“This should be seen as a mark of how seriously they are taking this incredible set of technologies,” he said.
“I know that there are significant local employers based here developing and using these technologies in, for instance, their chatbots for customer support, some decision making and other areas, we are just not aware of it.
“We have shown ourselves to be a region of significant talent in many industries over the last century, most recently in cyber-security, as called out by [US] President Biden in his recent visit, and now we have the opportunity to be world beating in AI.”
Mr Whittaker added that responsible AI usage was “all about ensuring that we can empower people to use the technology without losing track of the fact that the person must still own the output”.
Belfast-based firm Enzai’s governance platform helps users understand and manage the risks of AI and has attracted customers from the US to India.
Earlier this year, the firm’s co-founder Ryan Donnelly joined government ministers and advisers in a meeting at 10 Downing Street to discuss AI.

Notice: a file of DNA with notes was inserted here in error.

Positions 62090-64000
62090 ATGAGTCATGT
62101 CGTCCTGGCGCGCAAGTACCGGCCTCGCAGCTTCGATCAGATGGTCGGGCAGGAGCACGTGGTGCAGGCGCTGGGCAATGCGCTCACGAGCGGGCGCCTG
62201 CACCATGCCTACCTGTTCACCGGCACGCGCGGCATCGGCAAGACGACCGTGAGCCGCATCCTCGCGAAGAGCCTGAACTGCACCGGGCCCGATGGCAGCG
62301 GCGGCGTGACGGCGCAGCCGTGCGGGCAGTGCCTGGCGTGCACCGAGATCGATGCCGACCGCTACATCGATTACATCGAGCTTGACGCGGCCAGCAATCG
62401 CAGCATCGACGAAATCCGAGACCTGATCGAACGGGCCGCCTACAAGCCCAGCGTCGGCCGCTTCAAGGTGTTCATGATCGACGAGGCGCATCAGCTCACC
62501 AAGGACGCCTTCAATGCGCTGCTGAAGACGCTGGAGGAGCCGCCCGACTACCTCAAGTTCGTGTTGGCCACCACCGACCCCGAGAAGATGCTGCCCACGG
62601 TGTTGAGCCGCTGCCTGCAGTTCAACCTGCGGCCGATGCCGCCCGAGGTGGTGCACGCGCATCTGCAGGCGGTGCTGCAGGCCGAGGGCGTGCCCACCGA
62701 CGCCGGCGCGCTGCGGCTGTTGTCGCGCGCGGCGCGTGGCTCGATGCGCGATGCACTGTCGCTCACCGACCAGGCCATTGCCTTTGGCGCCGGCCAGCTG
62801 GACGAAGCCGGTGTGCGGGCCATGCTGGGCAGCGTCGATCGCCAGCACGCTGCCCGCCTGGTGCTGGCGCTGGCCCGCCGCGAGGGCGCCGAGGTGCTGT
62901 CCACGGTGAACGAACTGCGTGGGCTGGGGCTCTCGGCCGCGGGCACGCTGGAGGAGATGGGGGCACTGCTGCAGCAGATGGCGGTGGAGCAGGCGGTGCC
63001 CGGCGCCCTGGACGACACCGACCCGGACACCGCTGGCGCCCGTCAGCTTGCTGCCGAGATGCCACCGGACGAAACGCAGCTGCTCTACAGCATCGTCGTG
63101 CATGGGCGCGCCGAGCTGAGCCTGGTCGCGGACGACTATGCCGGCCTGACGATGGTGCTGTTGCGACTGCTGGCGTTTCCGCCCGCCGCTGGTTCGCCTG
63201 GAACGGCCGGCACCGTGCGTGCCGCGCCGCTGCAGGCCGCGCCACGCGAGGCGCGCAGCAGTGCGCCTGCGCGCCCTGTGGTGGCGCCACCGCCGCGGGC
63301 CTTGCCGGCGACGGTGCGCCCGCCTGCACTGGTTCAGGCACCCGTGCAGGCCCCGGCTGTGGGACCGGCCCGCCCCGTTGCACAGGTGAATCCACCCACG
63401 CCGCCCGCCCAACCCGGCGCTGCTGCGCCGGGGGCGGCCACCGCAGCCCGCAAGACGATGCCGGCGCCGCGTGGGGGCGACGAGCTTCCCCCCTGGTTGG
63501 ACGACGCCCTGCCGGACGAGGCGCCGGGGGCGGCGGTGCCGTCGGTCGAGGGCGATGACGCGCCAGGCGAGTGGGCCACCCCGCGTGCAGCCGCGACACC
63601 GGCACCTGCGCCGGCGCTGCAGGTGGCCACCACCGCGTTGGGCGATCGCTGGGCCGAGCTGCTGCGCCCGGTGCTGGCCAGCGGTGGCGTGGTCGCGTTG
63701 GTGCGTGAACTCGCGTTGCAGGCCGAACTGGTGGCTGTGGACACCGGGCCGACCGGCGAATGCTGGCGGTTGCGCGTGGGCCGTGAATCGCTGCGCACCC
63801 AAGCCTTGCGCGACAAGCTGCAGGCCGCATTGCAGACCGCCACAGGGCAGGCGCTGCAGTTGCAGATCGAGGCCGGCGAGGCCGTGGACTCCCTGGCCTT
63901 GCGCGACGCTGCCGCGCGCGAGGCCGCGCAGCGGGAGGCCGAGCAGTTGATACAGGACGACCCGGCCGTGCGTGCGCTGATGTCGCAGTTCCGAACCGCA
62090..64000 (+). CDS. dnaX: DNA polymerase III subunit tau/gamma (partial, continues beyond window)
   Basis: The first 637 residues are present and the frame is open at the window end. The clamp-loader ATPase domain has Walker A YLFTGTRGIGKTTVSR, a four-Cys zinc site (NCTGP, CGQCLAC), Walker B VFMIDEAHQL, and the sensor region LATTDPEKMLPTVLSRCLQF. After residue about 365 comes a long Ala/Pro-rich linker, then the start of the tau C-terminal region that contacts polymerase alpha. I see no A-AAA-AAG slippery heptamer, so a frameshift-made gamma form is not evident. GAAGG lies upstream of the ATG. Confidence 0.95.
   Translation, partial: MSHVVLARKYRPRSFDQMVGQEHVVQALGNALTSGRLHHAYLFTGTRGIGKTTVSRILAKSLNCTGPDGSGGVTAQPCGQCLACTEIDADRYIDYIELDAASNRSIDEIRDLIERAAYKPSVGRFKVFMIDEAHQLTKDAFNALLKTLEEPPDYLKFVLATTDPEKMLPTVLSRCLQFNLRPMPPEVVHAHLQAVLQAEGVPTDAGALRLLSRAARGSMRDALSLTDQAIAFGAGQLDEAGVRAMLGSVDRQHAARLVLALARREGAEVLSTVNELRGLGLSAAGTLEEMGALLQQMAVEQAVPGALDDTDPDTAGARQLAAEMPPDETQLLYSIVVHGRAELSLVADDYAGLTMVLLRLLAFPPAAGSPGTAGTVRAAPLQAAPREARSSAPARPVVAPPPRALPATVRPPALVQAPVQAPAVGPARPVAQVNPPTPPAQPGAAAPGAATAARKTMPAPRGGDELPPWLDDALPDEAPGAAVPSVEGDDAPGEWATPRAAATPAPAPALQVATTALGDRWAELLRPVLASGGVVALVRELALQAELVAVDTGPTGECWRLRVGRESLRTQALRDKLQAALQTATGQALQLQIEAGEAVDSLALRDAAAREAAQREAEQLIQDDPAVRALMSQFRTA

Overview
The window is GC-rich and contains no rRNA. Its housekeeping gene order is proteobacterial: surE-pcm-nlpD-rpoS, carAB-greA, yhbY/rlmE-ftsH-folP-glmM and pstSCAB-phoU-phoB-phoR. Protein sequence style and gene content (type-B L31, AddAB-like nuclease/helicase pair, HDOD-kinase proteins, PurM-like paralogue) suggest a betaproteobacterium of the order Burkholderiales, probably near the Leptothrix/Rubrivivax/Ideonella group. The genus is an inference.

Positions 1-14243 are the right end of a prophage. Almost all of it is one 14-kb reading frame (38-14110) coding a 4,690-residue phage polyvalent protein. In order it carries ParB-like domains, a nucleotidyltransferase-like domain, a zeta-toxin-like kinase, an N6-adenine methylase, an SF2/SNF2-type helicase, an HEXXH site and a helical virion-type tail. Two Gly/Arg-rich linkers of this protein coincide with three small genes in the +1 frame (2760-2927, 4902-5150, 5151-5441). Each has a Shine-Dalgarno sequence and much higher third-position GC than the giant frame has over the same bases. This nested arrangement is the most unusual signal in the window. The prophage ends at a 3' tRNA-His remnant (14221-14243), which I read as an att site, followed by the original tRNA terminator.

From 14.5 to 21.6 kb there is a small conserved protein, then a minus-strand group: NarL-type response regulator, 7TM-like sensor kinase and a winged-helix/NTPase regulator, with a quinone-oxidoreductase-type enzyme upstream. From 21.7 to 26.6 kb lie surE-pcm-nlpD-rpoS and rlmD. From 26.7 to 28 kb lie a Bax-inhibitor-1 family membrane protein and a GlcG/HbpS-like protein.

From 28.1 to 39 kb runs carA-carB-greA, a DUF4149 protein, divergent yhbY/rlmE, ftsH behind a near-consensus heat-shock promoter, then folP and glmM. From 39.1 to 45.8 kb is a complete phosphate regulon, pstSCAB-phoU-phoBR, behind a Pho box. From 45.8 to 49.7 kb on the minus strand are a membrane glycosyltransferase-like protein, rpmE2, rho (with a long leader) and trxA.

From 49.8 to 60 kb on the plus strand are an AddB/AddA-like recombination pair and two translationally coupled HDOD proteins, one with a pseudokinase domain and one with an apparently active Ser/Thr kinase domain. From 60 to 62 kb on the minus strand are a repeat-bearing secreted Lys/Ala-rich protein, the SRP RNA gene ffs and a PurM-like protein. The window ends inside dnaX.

He believes Northern Ireland has an opportunity to be a centre for AI, but that it will have to continue to adapt.
“It moves so quickly – to grab the opportunity of AI, to be AI savvy – you have to move quickly,” he added.
“These are the most powerful technologies that have been developed, with every step forward there is an equal step forward in risk that companies need to manage.”
Meanwhile, for David Crozier, education is crucial – he said that while AI is not a “panacea to all problems”, he believes it will bring more opportunities.
“I think our members and myself are in the glass half-full category,” he added.
“If you go back to the invention of the printing press, the steam engine, it is just a new technology, there will be opportunities there to do things more efficiently, but that goldrush brings opportunity to build new tools, new solutions.
“Northern Ireland is well placed to take advantage of that next wave that AI brings, provided we continue to have a very strong education system.”